Here’s a scenario in Windows XP. I print a document. Windows attempts to contact the printer, but something’s wrong, then Windows pops up this deceptively helpful-looking message in the task bar:

WinXP Print Error

Okay, so I open the print queue and open the troubleshooter:

WinXP Print Troubleshooter

Wait a second, you’re asking me what my problem is?

This is worse than useless. Windows has inverted the problem, making its problem into the user’s problem. Notice the wording: “What problem are you having?” The workflow puts the user in an impossible conundrum:

  1. Windows says there’s some problem, but no details on what.

  2. But never fear, the troubleshooter can help!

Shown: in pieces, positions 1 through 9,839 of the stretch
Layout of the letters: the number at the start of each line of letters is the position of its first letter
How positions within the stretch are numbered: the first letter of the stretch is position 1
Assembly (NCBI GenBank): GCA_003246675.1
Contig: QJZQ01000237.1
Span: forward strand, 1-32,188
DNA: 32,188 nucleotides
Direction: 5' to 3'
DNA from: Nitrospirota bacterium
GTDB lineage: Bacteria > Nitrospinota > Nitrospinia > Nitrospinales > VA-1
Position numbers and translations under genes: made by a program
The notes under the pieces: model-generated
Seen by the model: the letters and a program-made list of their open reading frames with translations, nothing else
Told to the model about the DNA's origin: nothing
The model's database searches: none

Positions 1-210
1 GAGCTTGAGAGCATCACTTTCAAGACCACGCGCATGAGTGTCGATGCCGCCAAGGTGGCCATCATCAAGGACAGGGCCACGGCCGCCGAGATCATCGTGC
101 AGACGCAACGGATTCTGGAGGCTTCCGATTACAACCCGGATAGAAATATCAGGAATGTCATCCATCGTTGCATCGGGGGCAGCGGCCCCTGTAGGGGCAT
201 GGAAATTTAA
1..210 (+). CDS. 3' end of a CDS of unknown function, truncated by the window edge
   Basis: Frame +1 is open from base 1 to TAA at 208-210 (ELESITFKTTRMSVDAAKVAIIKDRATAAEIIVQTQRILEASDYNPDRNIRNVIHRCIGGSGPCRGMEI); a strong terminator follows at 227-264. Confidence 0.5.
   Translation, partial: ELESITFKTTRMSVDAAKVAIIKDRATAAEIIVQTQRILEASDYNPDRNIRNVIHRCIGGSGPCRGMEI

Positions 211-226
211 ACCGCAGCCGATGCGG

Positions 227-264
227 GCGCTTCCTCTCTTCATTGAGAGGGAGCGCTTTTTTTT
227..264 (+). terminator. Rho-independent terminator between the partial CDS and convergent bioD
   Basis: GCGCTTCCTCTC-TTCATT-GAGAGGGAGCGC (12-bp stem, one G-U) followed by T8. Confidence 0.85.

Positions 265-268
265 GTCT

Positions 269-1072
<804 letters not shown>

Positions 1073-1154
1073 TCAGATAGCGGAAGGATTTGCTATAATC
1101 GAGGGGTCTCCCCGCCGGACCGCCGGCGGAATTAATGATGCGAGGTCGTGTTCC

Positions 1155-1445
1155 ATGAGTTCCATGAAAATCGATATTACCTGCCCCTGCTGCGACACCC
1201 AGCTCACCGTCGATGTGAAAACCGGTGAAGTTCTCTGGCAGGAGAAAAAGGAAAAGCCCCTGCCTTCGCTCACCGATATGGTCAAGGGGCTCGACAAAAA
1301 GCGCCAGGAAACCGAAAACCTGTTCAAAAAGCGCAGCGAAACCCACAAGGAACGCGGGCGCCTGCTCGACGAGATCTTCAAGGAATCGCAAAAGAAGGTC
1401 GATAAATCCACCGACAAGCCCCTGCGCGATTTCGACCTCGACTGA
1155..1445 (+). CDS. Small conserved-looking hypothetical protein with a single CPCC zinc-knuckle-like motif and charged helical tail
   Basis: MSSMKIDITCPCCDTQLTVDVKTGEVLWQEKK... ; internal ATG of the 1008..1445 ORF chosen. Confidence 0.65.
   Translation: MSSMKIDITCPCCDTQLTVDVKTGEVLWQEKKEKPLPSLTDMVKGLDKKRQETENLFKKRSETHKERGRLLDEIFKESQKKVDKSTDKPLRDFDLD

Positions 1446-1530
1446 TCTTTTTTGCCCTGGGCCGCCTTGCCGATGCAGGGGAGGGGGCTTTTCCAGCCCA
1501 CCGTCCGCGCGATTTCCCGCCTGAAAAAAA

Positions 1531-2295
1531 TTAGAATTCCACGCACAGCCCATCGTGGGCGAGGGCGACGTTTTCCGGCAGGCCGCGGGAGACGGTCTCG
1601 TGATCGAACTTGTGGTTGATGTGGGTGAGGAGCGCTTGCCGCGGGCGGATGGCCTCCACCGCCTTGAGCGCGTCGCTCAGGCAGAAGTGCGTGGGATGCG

3. Troubleshooter asks the user what the problem is. Funny, that’s exactly what the user was wondering, too.

This appears to replace the old way of doing things, where a program would display an error message specific to the problem encountered. But now, with some perverse intent of “helping” the user, we’ve got a generic error message–“This document failed to print”–combined with a troubleshooter that doesn’t have the first clue about what the problem is.